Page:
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Golisano runs low on cribs, cancels elective procedures amid RSV surge

An image of a crib in a medical facility is shown.
Golisano Children's Hospital
Upstate Medical
An empty medical crib sits inside Golisano Children's Hospital in this undated photo.

Upstate Golisano Children's Hospital in Syracuse is delaying some medical procedures to expand its capacity as a respiratory illnesses are sending a surge of young patients to the facility. The hospital also faced a shortage of cribs as a high volume of smaller children filled most of those it had, largely due to RSV or respiratory syncytial virus.

Dr. Gregory Conners, executive director of Golisano, said the hospital at one point borrowed cribs from a facility up in Alexandria Bay while it waited for a vendor to fill an order. 

“I'm told we were in competition with 20 hospitals to buy more cribs from the crib vendor, because we're not the only one—everybody ran out of cribs," Conners said in an interview with WAER.

RSV and other respiratory illnesses are infecting children in large numbers across the country, leading to high occupancy rates at hospitals. The problem has grown so severe that national pediatric associations are calling on the president to declare it an emergency.

Conners said Golisano's pediatric emergency department in Syracuse is experiencing nearly double the usual volume of patients—it typically sees about 80 patients a day but some days it has been up to 150, and many are coming with RSV.

“We've had to cancel elective surgeries that require hospitalization afterwards, because we just don't have the room to care for the kids safely," he said.

RSV infects most kids by age 2 and symptoms include cough, fever and decreased appetite. There are no antiviral medications for the illness that typically peaks around February each year, but it can require hospitalization for supportive care.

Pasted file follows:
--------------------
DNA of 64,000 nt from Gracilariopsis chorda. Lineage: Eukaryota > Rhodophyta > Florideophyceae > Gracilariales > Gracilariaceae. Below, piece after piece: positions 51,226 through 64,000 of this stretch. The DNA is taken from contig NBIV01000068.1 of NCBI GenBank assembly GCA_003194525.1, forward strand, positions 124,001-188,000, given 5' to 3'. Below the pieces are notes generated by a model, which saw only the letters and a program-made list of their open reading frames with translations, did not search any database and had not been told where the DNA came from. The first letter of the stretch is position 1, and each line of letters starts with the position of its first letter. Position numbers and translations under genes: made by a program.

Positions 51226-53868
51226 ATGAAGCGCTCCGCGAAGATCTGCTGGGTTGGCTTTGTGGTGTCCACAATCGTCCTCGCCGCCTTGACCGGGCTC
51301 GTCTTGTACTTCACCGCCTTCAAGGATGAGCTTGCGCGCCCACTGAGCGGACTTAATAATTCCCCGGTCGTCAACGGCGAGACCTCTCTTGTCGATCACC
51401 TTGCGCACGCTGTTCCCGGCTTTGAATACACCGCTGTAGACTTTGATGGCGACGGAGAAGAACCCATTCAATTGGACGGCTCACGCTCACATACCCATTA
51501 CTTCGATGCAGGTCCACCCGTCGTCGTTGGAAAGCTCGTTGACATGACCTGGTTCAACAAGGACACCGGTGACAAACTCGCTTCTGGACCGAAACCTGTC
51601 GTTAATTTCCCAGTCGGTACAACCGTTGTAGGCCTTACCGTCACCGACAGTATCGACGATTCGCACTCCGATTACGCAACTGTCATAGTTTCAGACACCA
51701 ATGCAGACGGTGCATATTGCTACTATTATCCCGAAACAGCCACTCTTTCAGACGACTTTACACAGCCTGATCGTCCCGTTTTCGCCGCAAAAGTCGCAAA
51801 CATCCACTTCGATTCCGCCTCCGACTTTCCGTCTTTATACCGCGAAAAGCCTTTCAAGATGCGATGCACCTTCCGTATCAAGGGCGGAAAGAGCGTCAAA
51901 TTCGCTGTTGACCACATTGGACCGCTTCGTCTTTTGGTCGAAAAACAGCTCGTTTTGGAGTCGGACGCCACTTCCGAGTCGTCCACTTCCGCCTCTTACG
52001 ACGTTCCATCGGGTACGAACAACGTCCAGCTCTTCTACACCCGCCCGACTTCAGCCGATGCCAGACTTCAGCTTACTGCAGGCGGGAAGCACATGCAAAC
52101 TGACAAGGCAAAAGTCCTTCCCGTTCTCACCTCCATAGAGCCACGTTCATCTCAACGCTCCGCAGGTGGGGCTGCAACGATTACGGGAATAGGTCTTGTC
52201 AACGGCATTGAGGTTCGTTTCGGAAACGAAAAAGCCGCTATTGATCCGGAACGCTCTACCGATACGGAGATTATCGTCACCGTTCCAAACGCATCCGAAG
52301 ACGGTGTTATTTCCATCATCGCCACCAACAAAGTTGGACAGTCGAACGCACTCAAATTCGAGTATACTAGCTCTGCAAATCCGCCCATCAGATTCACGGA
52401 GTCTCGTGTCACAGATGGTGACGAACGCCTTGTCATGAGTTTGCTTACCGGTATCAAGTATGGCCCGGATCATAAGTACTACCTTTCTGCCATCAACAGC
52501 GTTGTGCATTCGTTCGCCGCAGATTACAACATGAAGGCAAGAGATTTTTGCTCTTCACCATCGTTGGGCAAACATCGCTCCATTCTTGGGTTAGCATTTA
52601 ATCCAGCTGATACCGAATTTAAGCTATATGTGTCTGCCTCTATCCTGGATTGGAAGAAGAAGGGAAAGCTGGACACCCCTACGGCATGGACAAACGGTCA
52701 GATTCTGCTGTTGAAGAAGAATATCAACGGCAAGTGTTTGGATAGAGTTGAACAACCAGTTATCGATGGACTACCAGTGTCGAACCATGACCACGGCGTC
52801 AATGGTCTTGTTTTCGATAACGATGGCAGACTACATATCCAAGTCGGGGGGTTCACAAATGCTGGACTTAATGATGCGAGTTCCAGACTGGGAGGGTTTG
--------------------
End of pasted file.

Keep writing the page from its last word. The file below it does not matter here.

But Conners said this year the circulating RSV strain appears to be more virulent, and the pandemic masking rules that may have prevented older kids from previously getting the seasonal illness have been lifted.

"So we're getting a tough strain and it's affecting a lot more kids. So those are the two things combined to help us set records and the emergency department volumes that we're seeing," Conners said.

The hospital is offering incentives to employees to pick up additional hours and is sending some older teenage patients to adult floors at Upstate to create more room. Golisano also extended its pediatric urgent care, known as after hours care, amid the surge.

The outside of a building that says "Golisano After Hours Care" is shown.
Golisano Children's Hospital
Upstate Medical
The outside of Golisano After Hours Care is seen in this undated photo.

Conners said the public can help out by checking with their pediatricians before going to the hospital, but the high patient volume should not deter parents from seeking emergency care at a hospital.

The American Academy of Pediatrics and Children’s Hospital Association this week called on President Joe Biden to make resources available to children's hospitals, referring to similar action taken during the Covid-19 pandemic.

In a letter, the chief executives of the two organizations asked for relief that would allow them to more easily transfer patients, overcome workforce challenges and identify more space for care.

"These unprecedented levels of RSV happening with growing flu rates, ongoing high numbers of children in mental health crisis and serious workforce shortages are combining to stretch pediatric care capacity at the hospital and community level to the breaking point," the letter said.

The association leaders also asked for help with access to resources, equipment and medications that are in short supply.

Tarryn Mento is an award-winning digital, audio and video journalist with experience reporting from Arizona, Southern California, Guatemala and the Dominican Republic. Tarryn produces in-depth and investigative content for WAER while overseeing the station's student reporter experience. She is also an adjunct professor at Syracuse University.